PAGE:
Kipling Book Club

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Book Review

How Green Was My Valley by Richard Llewellyn

Discussion rating 5/5


Book Synopsis

As the slag from the valley's coal-mining shifts slowly over Huw Morgan's home, he relives his life in this once vibrant Welsh community. When the valley was still green and vibrant with life, the youngest son witnesses the events that rock his traditional family of five other brothers and two sisters.

It is a time when church deacons use the rule of religion to control crime that is almost non-existent...a time when the concept of a union blows into the valley and slowly grows into the close-knit community's first strike.

Through Huw Morgan's eyes, we see family members grow into adulthood and leave home, the development and death of the coal-mining industry in his valley, the laborious birth and growth of a union, the racial clash between the Welsh and the English, and his own personal experiences as he grows into manhood.


Reactions varied from finding it pedantic to a book that details life exquisitely and vividly with sentences that soar in majesty.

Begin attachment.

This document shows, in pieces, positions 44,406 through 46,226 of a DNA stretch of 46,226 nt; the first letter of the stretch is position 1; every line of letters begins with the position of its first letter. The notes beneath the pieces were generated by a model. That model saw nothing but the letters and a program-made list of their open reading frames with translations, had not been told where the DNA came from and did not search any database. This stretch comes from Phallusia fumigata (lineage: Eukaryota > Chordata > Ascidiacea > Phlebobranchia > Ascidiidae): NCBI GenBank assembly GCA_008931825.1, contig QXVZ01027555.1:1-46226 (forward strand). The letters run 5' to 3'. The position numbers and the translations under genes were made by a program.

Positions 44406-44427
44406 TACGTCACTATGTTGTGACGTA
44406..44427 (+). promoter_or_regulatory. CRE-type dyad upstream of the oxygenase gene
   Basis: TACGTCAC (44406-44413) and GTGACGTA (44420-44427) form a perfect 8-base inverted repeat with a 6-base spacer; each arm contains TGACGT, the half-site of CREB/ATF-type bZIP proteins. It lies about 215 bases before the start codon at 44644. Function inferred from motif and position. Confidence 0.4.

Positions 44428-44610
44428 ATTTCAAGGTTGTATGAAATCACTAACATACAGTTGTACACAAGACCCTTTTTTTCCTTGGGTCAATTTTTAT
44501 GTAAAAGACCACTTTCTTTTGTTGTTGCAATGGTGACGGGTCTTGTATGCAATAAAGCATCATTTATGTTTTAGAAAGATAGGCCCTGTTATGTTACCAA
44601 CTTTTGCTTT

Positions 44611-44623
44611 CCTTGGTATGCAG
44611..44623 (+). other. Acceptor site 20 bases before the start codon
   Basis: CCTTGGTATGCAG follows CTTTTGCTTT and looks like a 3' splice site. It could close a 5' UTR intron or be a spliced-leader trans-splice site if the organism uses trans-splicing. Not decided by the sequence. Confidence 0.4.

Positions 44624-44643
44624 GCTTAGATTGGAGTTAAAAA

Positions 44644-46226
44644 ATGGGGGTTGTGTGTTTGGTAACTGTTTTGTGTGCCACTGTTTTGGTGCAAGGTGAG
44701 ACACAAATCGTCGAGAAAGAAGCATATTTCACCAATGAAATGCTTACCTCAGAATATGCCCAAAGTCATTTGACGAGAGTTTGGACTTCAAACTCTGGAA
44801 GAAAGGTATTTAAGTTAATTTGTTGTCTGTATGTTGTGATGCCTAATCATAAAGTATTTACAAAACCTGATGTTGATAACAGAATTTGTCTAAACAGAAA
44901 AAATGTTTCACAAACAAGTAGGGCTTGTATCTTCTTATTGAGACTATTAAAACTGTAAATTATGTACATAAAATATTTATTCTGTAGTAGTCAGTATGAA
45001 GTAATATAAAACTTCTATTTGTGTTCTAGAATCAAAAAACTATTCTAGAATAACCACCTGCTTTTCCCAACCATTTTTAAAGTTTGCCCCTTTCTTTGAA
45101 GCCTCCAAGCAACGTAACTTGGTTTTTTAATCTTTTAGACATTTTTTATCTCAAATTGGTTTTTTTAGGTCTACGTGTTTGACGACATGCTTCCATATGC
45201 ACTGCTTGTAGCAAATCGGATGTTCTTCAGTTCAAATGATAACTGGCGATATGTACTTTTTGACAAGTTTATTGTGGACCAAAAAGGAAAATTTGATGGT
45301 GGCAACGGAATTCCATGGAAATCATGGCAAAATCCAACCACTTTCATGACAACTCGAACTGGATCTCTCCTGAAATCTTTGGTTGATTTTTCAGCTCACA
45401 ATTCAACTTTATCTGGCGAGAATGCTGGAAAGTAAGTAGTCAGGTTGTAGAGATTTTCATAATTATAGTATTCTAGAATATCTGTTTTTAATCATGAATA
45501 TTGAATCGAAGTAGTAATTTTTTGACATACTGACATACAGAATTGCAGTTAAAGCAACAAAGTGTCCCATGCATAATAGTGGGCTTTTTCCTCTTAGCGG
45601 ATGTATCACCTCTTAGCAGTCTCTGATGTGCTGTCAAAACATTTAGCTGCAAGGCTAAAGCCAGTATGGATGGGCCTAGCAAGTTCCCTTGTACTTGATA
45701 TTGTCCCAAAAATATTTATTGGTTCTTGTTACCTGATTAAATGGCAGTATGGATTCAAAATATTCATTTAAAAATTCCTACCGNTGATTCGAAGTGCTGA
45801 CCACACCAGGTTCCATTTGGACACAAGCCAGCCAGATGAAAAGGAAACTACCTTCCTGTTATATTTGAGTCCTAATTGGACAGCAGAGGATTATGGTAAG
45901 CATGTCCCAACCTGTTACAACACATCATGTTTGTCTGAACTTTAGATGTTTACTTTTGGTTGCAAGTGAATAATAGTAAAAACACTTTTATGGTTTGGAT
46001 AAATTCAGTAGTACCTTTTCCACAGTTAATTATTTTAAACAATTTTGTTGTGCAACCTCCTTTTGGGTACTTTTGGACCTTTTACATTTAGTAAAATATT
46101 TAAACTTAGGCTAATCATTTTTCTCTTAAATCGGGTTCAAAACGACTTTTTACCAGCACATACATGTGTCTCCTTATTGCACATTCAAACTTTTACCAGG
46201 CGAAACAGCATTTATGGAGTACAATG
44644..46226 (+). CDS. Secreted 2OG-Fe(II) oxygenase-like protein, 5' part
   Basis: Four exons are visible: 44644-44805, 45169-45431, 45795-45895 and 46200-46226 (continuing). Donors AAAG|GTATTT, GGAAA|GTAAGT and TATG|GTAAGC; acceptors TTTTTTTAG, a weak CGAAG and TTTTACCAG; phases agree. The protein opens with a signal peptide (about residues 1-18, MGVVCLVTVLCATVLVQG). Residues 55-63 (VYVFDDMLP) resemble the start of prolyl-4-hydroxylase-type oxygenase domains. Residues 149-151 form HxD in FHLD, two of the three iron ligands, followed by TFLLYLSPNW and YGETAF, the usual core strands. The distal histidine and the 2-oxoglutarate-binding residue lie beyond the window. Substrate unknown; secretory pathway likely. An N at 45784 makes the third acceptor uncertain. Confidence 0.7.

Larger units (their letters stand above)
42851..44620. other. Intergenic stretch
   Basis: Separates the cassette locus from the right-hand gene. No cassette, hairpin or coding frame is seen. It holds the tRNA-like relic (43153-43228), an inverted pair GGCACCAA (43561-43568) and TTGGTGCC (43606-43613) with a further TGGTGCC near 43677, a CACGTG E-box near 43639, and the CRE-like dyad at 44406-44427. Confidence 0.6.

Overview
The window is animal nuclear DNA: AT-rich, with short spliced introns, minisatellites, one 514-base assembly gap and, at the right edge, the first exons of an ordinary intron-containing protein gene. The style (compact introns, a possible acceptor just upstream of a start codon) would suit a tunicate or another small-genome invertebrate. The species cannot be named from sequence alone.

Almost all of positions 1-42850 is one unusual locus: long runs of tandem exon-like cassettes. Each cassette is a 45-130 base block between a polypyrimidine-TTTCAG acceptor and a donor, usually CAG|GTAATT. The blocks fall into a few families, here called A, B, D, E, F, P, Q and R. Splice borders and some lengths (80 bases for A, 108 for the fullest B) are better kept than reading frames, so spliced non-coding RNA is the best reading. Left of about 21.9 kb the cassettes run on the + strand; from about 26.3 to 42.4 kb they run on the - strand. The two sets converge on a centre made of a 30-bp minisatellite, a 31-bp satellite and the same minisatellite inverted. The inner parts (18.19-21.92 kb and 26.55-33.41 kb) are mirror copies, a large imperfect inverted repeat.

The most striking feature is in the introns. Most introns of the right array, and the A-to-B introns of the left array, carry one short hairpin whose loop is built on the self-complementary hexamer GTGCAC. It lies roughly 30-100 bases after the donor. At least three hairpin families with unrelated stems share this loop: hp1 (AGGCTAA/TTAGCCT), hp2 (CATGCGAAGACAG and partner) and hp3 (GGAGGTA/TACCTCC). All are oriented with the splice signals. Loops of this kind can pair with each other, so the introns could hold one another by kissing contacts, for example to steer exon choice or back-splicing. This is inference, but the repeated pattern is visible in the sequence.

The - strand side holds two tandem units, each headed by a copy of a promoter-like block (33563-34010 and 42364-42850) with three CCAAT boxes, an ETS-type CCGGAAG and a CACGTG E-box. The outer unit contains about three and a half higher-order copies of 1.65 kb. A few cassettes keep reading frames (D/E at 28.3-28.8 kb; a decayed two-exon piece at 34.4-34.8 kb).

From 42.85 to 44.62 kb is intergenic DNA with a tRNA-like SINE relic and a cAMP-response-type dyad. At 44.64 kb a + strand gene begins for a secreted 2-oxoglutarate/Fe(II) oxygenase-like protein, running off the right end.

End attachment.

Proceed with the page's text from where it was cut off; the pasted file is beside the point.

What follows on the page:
Discussion covered the following areas:

  • the extreme commitment to the family and the community,
  • the hardship and drudgery of the women,
  • how the only career choice for women was marriage with a focus on Angharad's choice between two men,
  • the leadership role of the preacher and how he was placed on a pedestal. This was compared to today's leaders in small communities and how they endure the same high expectations.
  • Beth Morgan's power as a woman seen in her speech to the union,
  • the description of voices singing in the valley,
  • how Huw Morgan appeared so perfect in the book. So we explored his character development and found some of his flaws.
  • how Owen's passion for building an engine and making it run forced him to make a choice between the woman he loved and the work that he loved,
  • how Owen's brother Gwilym pined for Owen's girlfriend,
  • how Marged's madness and death coincided so closely to Owen's finally getting his machine to run,
  • the inadequacies of words to explain women's emotions and how true that is still today,
  • the author's use of the male pronouns when Huw talked or thought about Earth. Finally at the end, he used female pronouns to describe Mother Earth.


Richard Llewellyn Papers, 1939-1952 (bulk, 1949-1952) at the University of Texas, Austin.

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